For the most part the actors are confident and polished dealing with language that is as demanding as anything Shakespeare can offer. There are occasional slips in the proper English accents, but even those do not distract for more than a fleeting instant. More disruptive is an occasional self-consciousness which serves to make an already highly theatrical script into an overly stagy and artificial affair. Gerald Hiken, for instance, a veteran of comic character roles, labors shamelessly here to steal focus as Jellaby, the butler.
As Thomasina, Tina Jones is a textbook adolescent, squirming and mugging long after we have gotten the point about her age. She improves enormously in the later scenes, when the character is nearly 17, and has a heart-rending moment when her mother decrees her carefree schoolroom days must come to an end, and she must give up algebra for a loveless marriage of convenience.
Daniel Cantor is a thoughtful and scholarly Septimus and handles this challenging role with grace and authority. Unfortunately, I had a hard time buying his Septimus as a sexy young lothario much in demand for romantic liaisons. The general lack of chemistry between him and Thomasina slowed the overall dramatic momentum.
Tom Lenoci makes a marvelous Ezra Chater, a dimwitted poet who must admit to his own lack of talent, as well as to his wife's infidelity, and who does so with blustery aplomb. I also adored Kimberly King as Lady Croom, whose leisurely aristocratic put-downs are masterpieces of timing and vocal nuance. She earned applause more than once on opening night.
As the ruthless and obsessive scholar Bernard Nightingale, Graham Beckel circles the stage like a determined bear who is surprisingly nimble when it's time to move in and grab the prize. Beckel loses his accent on a regular basis, but he is so feverish in his passion, it is possible to incorporate American inflections as part of his speech patterning.
Matthew Boston is an elegant and casually aristocratic Valentine Coverly who adds flair and fuel to the romantic fires.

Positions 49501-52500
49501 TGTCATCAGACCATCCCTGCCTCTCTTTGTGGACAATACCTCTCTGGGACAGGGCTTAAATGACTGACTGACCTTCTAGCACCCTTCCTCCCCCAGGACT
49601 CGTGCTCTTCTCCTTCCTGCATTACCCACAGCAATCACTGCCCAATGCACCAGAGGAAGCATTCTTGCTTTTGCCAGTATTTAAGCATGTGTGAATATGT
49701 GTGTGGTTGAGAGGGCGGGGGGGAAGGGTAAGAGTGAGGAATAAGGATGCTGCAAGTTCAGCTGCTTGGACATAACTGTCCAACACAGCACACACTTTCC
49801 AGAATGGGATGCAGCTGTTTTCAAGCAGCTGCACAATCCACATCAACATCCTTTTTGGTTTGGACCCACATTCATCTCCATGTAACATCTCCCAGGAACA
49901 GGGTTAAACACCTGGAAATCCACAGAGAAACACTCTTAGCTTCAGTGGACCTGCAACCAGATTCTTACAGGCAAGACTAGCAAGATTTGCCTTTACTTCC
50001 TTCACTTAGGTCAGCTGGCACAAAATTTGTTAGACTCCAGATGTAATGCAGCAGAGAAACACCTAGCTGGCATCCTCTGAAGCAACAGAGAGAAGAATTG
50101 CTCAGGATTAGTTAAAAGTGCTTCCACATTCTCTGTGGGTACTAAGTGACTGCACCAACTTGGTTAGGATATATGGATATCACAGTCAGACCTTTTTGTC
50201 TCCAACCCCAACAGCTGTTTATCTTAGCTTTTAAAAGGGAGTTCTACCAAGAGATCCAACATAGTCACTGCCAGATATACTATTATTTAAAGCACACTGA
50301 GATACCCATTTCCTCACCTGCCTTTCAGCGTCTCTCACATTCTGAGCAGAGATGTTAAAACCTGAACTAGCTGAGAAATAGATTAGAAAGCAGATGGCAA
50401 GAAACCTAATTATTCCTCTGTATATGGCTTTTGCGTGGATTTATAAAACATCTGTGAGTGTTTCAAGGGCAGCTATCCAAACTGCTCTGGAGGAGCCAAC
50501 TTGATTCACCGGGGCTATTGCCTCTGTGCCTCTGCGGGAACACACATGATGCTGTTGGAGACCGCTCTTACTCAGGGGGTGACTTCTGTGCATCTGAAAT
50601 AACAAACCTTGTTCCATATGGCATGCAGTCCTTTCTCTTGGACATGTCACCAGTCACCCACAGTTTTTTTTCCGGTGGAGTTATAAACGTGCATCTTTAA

But it is Katherine Borowitz's Hannah Jarvis (a starring role played almost as caricature on Broadway by Blair Brown) that focuses the play, grounds and centers it, and gives it its humanity. Borowitz has true star quality, a quietly persistent presence that illuminates the stage and gives us a Hannah whose lively intellect is balanced by a haunting vulnerability.
The other stars in this Arcadia are the designers. Kate Edmunds' beautiful set is a monument of simple, symmetrical elegance, and it serves both centuries admirably. The gorgeously understated costumes -- muted linens, brocades, and cottons -- are by Walter Hicklin, and everything is pulled together visually by Peter Maradudin's lighting.
At one point in the second act, I looked up at the light grid over the stage and noticed all the colors were pale blues and yellows. The characters, too, were wearing blues and yellows, which colors mixed together, of course, make up the lush green of the English countryside. It was as though the world were suspended in the moment before the green is created, as though all the atoms of yellow and all the atoms of blue were fixed in the unlimited possibility of green. A tiny moment in an evening of huge rewards.
Arcadia runs through Dec. 3 at the Stage Door Theatre in S.F.; call 749-2227.